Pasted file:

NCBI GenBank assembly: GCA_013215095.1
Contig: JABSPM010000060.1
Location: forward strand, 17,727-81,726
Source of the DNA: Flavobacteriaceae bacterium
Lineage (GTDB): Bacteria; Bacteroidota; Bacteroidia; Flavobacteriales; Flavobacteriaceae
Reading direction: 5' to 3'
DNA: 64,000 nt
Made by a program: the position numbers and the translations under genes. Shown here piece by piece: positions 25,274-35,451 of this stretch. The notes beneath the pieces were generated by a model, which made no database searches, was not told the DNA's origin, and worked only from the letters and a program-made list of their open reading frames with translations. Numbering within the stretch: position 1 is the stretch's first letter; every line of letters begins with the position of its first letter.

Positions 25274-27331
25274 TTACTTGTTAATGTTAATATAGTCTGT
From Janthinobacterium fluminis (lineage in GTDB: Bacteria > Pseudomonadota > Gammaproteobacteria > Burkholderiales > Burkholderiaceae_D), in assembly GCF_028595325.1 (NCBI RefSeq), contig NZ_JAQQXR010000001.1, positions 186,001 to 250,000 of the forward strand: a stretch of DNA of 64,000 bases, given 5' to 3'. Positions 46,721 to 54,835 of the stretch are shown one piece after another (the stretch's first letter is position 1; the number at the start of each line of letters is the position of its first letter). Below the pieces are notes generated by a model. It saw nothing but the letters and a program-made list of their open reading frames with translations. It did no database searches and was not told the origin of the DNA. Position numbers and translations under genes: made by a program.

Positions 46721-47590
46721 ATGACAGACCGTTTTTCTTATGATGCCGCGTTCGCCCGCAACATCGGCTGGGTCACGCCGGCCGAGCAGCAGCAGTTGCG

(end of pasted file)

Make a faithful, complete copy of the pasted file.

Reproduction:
NCBI GenBank assembly: GCA_013215095.1
Contig: JABSPM010000060.1
Location: forward strand, 17,727-81,726
Source of the DNA: Flavobacteriaceae bacterium
Lineage (GTDB): Bacteria; Bacteroidota; Bacteroidia; Flavobacteriales; Flavobacteriaceae
Reading direction: 5' to 3'
DNA: 64,000 nt
Made by a program: the position numbers and the translations under genes. Shown here piece by piece: positions 25,274-35,451 of this stretch. The notes beneath the pieces were generated by a model, which made no database searches, was not told the DNA's origin, and worked only from the letters and a program-made list of their open reading frames with translations. Numbering within the stretch: position 1 is the stretch's first letter; every line of letters begins with the position of its first letter.

Positions 25274-27331
25274 TTACTTGTTAATGTTAATATAGTCTGT
From Janthinobacterium fluminis (lineage in GTDB: Bacteria > Pseudomonadota > Gammaproteobacteria > Burkholderiales > Burkholderiaceae_D), in assembly GCF_028595325.1 (NCBI RefSeq), contig NZ_JAQQXR010000001.1, positions 186,001 to 250,000 of the forward strand: a stretch of DNA of 64,000 bases, given 5' to 3'. Positions 46,721 to 54,835 of the stretch are shown one piece after another (the stretch's first letter is position 1; the number at the start of each line of letters is the position of its first letter). Below the pieces are notes generated by a model. It saw nothing but the letters and a program-made list of their open reading frames with translations. It did no database searches and was not told the origin of the DNA. Position numbers and translations under genes: made by a program.

Positions 46721-47590
46721 ATGACAGACCGTTTTTCTTATGATGCCGCGTTCGCCCGCAACATCGGCTGGGTCACGCCGGCCGAGCAGCAGCAGTTGCG